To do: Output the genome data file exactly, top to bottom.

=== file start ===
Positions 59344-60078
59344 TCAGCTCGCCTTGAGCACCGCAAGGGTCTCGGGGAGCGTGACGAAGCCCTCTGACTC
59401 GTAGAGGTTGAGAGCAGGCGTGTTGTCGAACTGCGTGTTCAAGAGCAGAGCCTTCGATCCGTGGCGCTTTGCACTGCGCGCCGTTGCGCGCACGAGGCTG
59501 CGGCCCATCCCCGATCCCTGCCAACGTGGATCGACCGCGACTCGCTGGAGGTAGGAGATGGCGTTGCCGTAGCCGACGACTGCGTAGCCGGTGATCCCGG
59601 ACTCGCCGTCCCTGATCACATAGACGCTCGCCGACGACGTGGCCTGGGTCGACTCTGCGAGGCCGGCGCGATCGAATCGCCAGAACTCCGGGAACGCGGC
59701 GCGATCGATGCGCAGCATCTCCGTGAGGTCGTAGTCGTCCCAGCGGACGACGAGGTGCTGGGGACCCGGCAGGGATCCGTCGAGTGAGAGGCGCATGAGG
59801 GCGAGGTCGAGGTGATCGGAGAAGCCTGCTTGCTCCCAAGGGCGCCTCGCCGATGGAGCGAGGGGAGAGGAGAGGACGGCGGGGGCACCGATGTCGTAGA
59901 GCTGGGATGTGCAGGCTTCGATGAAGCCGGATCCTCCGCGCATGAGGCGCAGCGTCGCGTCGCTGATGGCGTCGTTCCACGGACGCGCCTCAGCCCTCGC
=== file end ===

Positions 59344-60078
59344 TCAGCTCGCCTTGAGCACCGCAAGGGTCTCGGGGAGCGTGACGAAGCCCTCTGACTC
59401 GTAGAGGTTGAGAGCAGGCGTGTTGTCGAACTGCGTGTTCAAGAGCAGAGCCTTCGATCCGTGGCGCTTTGCACTGCGCGCCGTTGCGCGCACGAGGCTG
59501 CGGCCCATCCCCGATCCCTGCCAACGTGGATCGACCGCGACTCGCTGGAGGTAGGAGATGGCGTTGCCGTAGCCGACGACTGCGTAGCCGGTGATCCCGG
59601 ACTCGCCGTCCCTGATCACATAGACGCTCGCCGACGACGTGGCCTGGGTCGACTCTGCGAGGCCGGCGCGATCGAATCGCCAGAACTCCGGGAACGCGGC
59701 GCGATCGATGCGCAGCATCTCCGTGAGGTCGTAGTCGTCCCAGCGGACGACGAGGTGCTGGGGACCCGGCAGGGATCCGTCGAGTGAGAGGCGCATGAGG
59801 GCGAGGTCGAGGTGATCGGAGAAGCCTGCTTGCTCCCAAGGGCGCCTCGCCGATGGAGCGAGGGGAGAGGAGAGGACGGCGGGGGCACCGATGTCGTAGA
59901 GCTGGGATGTGCAGGCTTCGATGAAGCCGGATCCTCCGCGCATGAGGCGCAGCGTCGCGTCGCTGATGGCGTCGTTCCACGGACGCGCCTCAGCCCTCGC